I've never heard or read Bush say, "I'm the Commander in Chief and we're at war. So I decide what's OK and what's not." I've heard him say, yes, they did the wiretaps and he believes and was advised it is legal. He kept the appropriate congress members informed, sought advice from the attorney general and justice department lawyers. It was reviewed every 45 days. Yes, I'm okay with that. Is it legal? I am not an expert. I don't know.

My understanding of the concern of FISA judges is that warrants were issued based on info learned through a warrantless wiretap. These wiretaps were not to be used for prosecution purposes. That has nothing to do with the legality of the original wiretap.

As far as the FISA rubberstamp, this says more than I could or care to. Odds are good we still won't have anything to talk about.

http://powerlineblog.com/archives/012770.php

Thomas More said...

Your link was interesting, but basically boils down to: the FISA paperwork is too difficult to complete in even 72 hours. I doubt this, but even if so, why not get the laws changed, rather than just ignoring them? Bush pretty much had carte blanche after 9/11 - he got the Patriot Act passed within days, and virtually no legislators had even read the phonebook-sized Act. I seriously doubt reducing paperwork on FISA would have been much of a problem.

As for oversight, telling a couple of members of Congress in secret and then forcing them never to discuss it with anyone isn't "oversight." And the justice department lawyers and his own Attorney General told him what he was doing was legal? That's a shocker.

Sorry, that was a little snarky. :-)

Anonymous said...

(Big sigh) Yeah, by all means, let's just "get the laws changed." Snap. How hard could that be?

"Forcing" Congress members never to talk about it, that's an interesting theory too. I'm sure they were just hiding under their desks wondering, oh, what to do, what to do.

You are right about one thing, Bush had no problem reducing the FISA paperwork. ;-)

Thomas More said...

Members of Congress couldn't talk about a secret program - that would be *illegal*. Remember that concept? (That's why all the bluster now where Dean Esmay wants the NYT leakers publicly hanged until they are "dead dead dead.") And if Congress can't talk about it, they can't complain, or stop it. How difficult is that to understand?

Again, your condescending little smiley emphasizes further that you're OK with whatever Bush tells you he needs to do to "protect" you. Good for you. It's good he's a "war president" with "war powers," since this is a war on an abstract concept without definition and without end. As the Church Lady would say, Conveeeenient. (George Orwell, call your office.)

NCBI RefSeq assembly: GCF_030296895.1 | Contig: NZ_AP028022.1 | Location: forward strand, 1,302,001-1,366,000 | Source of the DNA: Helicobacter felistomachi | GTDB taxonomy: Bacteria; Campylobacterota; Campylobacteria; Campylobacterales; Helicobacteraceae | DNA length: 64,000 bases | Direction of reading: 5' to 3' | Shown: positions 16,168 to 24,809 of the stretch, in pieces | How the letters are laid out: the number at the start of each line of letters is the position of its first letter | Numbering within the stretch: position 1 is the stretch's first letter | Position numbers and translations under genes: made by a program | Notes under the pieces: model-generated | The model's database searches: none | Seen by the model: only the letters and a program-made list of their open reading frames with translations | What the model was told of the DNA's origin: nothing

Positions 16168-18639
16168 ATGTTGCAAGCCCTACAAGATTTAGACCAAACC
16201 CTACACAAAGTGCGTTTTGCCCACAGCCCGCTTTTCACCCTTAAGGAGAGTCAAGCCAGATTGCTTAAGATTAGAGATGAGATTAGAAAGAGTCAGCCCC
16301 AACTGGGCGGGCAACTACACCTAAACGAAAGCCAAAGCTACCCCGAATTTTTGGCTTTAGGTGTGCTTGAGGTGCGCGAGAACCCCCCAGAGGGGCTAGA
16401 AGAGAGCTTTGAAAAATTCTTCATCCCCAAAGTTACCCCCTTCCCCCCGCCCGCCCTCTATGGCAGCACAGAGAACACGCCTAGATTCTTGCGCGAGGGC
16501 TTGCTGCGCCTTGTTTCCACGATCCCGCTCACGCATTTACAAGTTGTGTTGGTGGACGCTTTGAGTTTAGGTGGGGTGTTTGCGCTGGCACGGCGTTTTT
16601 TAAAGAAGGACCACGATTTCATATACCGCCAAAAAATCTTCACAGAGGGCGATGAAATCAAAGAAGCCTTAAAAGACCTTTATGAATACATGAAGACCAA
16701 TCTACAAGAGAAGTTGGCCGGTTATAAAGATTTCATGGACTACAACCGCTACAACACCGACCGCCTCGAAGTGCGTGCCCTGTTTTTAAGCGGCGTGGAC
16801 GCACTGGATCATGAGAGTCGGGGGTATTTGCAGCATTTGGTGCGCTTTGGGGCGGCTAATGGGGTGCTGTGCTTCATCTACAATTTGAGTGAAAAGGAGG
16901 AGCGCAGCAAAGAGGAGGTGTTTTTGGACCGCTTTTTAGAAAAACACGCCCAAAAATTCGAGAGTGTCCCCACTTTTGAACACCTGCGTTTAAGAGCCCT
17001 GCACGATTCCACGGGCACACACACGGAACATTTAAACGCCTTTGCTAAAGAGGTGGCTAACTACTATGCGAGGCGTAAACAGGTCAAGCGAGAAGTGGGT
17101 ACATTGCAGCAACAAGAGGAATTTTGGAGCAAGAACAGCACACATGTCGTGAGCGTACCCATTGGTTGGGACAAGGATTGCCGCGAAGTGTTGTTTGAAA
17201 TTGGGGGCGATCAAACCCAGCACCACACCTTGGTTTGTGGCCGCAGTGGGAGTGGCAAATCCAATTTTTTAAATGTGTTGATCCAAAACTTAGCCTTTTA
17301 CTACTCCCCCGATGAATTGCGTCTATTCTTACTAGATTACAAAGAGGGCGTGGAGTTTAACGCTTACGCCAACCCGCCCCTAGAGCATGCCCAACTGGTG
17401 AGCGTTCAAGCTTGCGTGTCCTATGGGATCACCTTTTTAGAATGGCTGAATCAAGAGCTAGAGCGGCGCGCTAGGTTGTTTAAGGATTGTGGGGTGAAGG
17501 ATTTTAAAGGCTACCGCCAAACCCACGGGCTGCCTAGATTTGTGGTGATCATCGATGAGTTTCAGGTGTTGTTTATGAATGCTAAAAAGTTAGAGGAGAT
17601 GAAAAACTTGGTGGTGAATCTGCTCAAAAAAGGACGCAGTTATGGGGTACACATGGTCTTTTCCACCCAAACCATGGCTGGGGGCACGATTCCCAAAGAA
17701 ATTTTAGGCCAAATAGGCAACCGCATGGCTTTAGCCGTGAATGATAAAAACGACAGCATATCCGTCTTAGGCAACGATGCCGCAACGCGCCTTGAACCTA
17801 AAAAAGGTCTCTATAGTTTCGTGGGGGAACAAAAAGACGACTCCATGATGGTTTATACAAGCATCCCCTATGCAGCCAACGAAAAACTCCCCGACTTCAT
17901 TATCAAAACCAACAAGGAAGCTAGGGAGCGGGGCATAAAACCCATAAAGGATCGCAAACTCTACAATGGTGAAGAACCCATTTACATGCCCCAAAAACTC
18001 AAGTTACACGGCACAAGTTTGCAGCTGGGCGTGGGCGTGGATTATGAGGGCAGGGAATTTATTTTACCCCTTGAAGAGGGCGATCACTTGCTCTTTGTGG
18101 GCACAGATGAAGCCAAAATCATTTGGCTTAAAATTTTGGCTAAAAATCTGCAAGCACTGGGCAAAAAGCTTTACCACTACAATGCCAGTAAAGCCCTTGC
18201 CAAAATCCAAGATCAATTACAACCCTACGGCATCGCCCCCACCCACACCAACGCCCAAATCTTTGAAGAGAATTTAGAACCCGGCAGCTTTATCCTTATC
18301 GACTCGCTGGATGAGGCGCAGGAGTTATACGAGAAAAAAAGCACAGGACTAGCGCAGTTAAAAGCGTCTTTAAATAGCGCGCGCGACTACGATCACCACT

You're right. Not much else to say.

Anonymous said...

"Again, your condescending little smiley emphasizes further that you're OK with whatever Bush tells you he needs to do to "protect" you."

"The President can do whatever he wants, as long as he says it will keep me safe. I don't need to know anything about it - in fact, it's better if I don't know. I trust him completely with all my freedoms."

It's these kinds of sweeping statements and histrionics that compel me to comment, against my better judgment.

Read.My.Words. No, I'm not okay with whatever Bush tells me he needs to do to protect me, but I'm okay with this. This seems sensible.

Speaking of condescension, you seem incapable of believing that someone like me can look at the available facts and come up with a logical conclusion. You don't agree with that conclusion, so it must be that we've all gone "insane" since 9/11. Unlike you, we clearly can't be capable of critical thought. That speaks volumes.

I apologize for being sarcastic. I didn't mean to take away from the respectful tone of your ass-wiping post.

Thomas More said...

Well let's see - the American public has already said it's OK with:

-torture of prisoners
-keeping people prisoner for indefinite periods without representation
-moving prisoners to other countries where "torture" has a slightly different definition
-reading private mail
-secret wiretapping of Americans
-allowing the President to ignore laws if they slow him down

Who knows what's next? (I think rounding up Muslims might be on the agenda. Just a hunch. After all, Michelle Malkin thinks it's a swell idea. Then there's invading Iran! They have the bomb!) As John Cole said, when the hell will these people have enough powers?

And I can't see *anything* on the horizon that people won't just shrug their shoulders at and say, hey - he's protecting me. It's "sensible."

You're willing to give President Bush the benefit of the doubt. I'm not. And tying it all back to my original post - if Hillary Clinton did half of what this President has done, she would be dragged from the White House and set on fire.

Hyperbole? Yeah. Have you read the rest of my site at all?

Anonymous said...

It seems to me, Thomas, that you only see and hear what you want to see and hear! It further appears that you can't allow anyone to have a belief or opinion that might be different from yours. You seem like an unhappy person trapped in an uphappy life. Are there any positives in the world you live in?

Thomas More said...

Thanks for the amateur psychoanalysis, Anon. Really puts a cherry on top of the discussion we've been having here.

I've never suggested this before, but maybe you'd be happier reading another weblog.

Anonymous said...

That anon wasn't actually this anon, the one you've been having the discussion with, just so you know.

Yes, I've read your site and know what you're about.

Good luck to you.